My ethnicity, my identity and my self esteem - These were the things I struggled with growing up as a teenager. I am of mixed race, part Chinese and part Italian but due to my appearance, I may be perceived as more Chinese than Italian-looking. In actual fact I identify as more Chinese because I have never known the Italian side of my family but that’s another story.

Although the high school I attended was culturally diverse, I experienced racial abuse. I knew that the racial remarks, the chanting of the Chinese-sounding words, (I'm sure you know how they go), the pull of the eyes, and, threats to be beaten up simply for being me were wrong. It was an extremely uncomfortable time for me. I dreaded going to school and the bullying I think is why I took to the lunchtime art club - A safe haven, a place to hide myself away to avoid the torment.

I failed to report this issue and neither did I speak to my family about it. For me, it was easier to be silent and submit to the behaviour of those bullies. I was afraid so to avoid further conflict, I buried my feelings and just carried on in the hopes that the problem would go away. 'If I report this, maybe they will come after me again,’ I thought to myself. I remember feeling on edge when ‘break time’ came around - I should've been enjoying my time at school but I didn't. I lacked the confidence to stand up for myself. I felt less than. I felt outcast and inadequate. It took me a very long time to accept that I was unique but thankfully today looks very different as I embrace my heritage which often inspires my work.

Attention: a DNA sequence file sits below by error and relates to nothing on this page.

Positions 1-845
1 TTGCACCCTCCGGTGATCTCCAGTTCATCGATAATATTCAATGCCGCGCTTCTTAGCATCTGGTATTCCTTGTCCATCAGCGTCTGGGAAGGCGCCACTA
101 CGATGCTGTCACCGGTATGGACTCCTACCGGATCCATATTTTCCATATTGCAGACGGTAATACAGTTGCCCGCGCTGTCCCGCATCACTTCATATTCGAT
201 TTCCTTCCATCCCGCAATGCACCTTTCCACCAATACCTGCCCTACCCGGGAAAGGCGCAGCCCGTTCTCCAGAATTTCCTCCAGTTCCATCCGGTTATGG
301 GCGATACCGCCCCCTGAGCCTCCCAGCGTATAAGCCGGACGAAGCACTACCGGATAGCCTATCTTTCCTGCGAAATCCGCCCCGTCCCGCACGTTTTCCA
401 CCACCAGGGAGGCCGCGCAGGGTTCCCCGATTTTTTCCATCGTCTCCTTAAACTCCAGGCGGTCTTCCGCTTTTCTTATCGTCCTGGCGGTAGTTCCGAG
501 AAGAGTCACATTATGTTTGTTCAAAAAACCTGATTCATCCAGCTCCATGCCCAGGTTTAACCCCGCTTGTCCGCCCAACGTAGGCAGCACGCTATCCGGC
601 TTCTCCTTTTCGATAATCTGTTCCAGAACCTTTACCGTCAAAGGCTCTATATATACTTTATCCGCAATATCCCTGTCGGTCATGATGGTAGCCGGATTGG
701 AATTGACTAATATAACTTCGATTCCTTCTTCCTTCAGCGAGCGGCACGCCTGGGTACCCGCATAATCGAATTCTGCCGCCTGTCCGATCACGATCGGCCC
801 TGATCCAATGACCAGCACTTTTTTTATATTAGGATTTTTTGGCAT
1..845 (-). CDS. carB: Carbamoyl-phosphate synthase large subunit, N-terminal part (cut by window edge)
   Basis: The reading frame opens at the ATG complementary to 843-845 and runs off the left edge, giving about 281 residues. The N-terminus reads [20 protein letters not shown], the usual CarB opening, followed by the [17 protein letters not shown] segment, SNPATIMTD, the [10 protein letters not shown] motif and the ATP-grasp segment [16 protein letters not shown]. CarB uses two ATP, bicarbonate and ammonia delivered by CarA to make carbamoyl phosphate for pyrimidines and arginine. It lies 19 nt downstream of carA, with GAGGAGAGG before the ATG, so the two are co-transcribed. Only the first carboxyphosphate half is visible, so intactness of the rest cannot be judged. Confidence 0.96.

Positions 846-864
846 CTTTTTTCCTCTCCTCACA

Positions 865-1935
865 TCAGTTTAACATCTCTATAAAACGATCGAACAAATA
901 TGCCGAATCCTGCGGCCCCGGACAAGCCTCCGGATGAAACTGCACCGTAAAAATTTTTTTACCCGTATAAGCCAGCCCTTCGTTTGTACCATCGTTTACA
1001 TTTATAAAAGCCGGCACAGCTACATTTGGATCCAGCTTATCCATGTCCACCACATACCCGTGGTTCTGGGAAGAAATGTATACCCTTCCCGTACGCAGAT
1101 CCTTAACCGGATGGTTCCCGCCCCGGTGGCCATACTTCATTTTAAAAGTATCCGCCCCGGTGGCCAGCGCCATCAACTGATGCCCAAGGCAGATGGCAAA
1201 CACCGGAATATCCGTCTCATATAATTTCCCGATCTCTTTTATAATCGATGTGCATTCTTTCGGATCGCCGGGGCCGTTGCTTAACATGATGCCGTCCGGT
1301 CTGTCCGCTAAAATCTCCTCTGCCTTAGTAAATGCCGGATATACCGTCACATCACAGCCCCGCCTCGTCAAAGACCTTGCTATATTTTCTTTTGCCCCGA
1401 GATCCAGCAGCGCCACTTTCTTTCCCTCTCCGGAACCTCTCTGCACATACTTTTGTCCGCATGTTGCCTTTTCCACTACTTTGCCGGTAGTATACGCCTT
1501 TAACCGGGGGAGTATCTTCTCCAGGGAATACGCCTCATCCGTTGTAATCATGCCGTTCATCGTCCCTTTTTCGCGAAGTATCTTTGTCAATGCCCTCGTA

I’d like to be clear on where I stand. I stand against racism and injustice. I stand with our Black friends in seeking change and I stand committed to evaluating and educating myself. I understand that being anti-racist will require a consistent effort but I think continued silence, impartiality and complacency equates to zero progress. There’s no perfect way to navigate this, it will be exhausting, uncomfortable and for many, it will mean stepping out of our comfort zones.

It's important to remember that this revolution is born out of a necessity for basic human rights. I can only hope that the Black Lives Matter revolution will happen in our lifetime. I BELIEVE IN FREEDOM AND EQUALITY FOR EVERYONE, TODAY AND EVERY DAY – THIS SHOULD BE AN INHERENT RIGHT BUT UNFORTUNATELY, IT’S NOT.

Here's what we can do to be an ally:

- Educate ourselves and especially our children - See resources below

- Encourage honest conversations with family and friends

- Share useful resources on your social media